Dr. Donald Murphey with Dell Children's Hospital talks Zika Virus

At a Dell Children's press conference Friday morning, infectious disease expert Dr. Donald Murphey shed some light on what's going on with the Zika Virus locally and nationally.

"We don't have any signs so far that there's mosquitoes with Zika Virus in the U.S," Dr. Murphey said.

He says even though mosquitoes here in Texas can carry Zika, they're not right now.
So the cases in the U.S. and Texas have been the result of travel to the affected areas.

"We're really worried about people returning from South America, Central America, the Caribbean.  And then within the next couple of weeks, getting sick with fever, rash, headache, joint pains and red eyes, Conjunctivitis," Murphey said.

The confirmed case in Travis county -- a man under the age of 50 had gotten the illness in Colombia. 

A separate case in Dallas was contracted sexually -- from someone who had been to an affected area.
Dr. Murphey says for many people, Zika is no big deal.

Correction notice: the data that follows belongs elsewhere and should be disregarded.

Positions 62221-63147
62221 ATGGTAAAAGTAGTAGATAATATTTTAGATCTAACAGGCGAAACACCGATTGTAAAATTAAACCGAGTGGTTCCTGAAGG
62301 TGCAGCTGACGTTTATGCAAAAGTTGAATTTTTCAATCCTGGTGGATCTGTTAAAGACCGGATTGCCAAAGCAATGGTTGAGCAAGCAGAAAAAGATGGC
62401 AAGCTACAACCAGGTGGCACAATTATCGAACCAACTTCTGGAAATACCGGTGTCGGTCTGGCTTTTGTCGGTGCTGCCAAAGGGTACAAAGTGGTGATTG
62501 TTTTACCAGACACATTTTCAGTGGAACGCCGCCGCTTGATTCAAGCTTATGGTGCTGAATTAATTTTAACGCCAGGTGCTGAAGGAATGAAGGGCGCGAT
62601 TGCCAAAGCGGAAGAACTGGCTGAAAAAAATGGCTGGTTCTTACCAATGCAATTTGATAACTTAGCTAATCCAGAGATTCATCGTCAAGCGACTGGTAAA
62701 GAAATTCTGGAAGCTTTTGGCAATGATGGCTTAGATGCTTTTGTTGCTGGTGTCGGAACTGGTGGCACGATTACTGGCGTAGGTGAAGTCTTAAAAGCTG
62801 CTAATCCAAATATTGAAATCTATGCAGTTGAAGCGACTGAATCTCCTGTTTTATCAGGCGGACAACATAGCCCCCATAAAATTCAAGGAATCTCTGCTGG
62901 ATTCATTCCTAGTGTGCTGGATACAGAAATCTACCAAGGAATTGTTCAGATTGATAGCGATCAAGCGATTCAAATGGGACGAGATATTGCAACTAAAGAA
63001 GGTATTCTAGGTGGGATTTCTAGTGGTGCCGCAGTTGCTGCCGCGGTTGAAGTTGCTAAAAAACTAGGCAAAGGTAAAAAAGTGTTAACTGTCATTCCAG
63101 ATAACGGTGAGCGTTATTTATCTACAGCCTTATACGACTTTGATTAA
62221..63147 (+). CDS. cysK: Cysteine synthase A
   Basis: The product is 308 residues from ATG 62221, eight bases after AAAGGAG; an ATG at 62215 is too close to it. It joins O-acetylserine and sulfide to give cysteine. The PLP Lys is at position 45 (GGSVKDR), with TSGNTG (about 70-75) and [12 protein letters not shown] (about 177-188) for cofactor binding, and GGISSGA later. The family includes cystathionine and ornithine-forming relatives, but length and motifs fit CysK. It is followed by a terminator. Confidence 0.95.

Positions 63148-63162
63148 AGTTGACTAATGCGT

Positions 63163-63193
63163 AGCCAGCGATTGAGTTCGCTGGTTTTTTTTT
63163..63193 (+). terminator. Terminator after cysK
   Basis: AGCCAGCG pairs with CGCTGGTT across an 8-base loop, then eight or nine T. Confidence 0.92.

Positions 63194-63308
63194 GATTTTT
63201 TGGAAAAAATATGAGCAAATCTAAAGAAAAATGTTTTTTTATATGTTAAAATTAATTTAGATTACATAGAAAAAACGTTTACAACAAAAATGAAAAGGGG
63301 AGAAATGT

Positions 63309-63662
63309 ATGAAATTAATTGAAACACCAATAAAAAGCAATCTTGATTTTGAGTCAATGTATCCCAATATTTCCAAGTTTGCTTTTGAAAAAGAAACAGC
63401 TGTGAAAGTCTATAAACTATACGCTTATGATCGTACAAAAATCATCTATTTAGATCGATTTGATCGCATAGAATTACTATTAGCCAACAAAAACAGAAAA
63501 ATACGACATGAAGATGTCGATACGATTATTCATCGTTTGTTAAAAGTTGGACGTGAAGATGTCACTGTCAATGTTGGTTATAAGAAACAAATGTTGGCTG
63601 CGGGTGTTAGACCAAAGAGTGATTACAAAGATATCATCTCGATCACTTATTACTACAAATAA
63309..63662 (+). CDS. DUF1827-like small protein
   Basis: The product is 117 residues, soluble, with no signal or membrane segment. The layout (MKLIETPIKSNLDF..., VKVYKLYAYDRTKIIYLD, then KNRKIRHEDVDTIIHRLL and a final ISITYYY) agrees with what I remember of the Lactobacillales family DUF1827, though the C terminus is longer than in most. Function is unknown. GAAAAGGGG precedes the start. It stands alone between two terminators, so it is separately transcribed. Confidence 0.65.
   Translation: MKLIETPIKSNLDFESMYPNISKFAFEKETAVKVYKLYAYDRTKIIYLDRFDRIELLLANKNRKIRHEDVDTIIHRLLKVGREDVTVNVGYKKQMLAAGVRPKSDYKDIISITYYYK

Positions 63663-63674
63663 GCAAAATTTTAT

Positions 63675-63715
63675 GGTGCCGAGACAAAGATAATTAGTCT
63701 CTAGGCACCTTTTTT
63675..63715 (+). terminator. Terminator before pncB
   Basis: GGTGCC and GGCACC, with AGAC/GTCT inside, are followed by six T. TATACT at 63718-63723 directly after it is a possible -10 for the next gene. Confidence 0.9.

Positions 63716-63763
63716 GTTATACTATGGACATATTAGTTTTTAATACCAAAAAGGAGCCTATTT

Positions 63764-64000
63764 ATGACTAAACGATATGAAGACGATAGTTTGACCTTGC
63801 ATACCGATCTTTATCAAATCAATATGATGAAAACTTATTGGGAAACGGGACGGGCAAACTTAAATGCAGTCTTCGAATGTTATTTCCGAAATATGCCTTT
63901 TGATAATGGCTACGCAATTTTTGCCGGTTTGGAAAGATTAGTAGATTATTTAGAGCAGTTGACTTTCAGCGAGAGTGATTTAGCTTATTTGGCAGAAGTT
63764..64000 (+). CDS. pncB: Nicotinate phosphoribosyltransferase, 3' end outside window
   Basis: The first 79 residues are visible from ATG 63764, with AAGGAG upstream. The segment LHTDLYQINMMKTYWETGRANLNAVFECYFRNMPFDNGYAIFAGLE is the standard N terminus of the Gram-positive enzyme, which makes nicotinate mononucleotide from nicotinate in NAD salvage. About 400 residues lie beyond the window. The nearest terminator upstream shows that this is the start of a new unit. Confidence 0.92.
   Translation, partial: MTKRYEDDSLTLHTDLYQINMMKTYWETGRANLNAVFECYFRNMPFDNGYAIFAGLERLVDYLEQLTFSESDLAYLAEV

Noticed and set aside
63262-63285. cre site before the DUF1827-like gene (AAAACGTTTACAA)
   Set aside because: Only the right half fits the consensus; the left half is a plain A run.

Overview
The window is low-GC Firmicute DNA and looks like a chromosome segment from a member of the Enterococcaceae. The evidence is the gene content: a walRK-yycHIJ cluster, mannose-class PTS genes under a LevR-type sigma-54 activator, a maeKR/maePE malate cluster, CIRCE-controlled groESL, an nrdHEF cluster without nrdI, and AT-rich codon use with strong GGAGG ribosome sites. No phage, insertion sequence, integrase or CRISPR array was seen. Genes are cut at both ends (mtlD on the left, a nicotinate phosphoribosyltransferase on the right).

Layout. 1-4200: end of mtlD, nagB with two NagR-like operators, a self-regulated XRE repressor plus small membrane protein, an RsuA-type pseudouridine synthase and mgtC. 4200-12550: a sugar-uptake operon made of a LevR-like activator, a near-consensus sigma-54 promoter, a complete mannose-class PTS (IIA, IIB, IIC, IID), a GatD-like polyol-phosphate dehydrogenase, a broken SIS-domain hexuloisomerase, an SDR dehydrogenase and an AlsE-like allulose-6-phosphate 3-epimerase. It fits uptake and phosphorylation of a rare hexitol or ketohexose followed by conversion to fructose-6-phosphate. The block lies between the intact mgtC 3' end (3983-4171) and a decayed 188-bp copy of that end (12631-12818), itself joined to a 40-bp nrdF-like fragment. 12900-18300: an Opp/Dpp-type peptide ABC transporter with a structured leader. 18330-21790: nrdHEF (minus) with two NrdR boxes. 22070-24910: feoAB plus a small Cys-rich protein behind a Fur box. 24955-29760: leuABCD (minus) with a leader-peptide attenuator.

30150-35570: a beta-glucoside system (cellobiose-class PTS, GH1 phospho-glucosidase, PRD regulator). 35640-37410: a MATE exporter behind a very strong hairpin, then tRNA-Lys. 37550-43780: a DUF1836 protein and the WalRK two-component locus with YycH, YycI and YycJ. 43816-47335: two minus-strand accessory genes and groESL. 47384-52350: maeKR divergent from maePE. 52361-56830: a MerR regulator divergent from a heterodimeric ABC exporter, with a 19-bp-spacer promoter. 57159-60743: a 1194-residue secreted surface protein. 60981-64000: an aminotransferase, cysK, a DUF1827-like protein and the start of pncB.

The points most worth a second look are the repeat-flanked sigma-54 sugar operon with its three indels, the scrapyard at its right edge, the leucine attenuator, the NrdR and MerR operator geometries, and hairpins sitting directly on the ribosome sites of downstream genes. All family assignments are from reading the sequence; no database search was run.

"We could travel to South America as normal healthy men, get Zika Virus, get sick, get over it and no long-standing issues," Murphey said.

The real issue is with pregnant women.

"They have probably a small risk of injury to the fetus and Microcephely and that is a serious concern," he said.

Microcephely is a severe birth defect with symptoms including a smaller than normal head.

"What we know in Brazil in 2015 all of a sudden there was widespread Zika Virus infection.  They would usually have maybe a couple of hundred kids born with Microcephely and in 2015, they had 3,000 kids born with Microcephely," Murphey said.

During a press conference Thursday, Jeff Taylor with Austin-Travis County Health and Human services spoke to that as well.

"Right now, the Centers for Disease Control are recommending any woman who has been to one of the infected countries where this virus is circulating who is pregnant or recognizes in the next couple of weeks that they were pregnant -- they need to consult with their OBGYN," Taylor said.

Dr. Murphey says the health care community is keeping an eye on the evolving situation.

"We're trying to protect the blood supply.  So if you've been to one of those areas, you're not going to be eligible to donate blood for at least a month afterwards," Murphey said.

As winter wraps up and the mosquitoes come back out, health officials are urging people to take precautions not just for Zika but for West Nile too.
If you have any water containers or standing water in your yard, get rid of it.  That's where mosquitoes breed.
Also, wearing long sleeves and putting on Deet helps as well.

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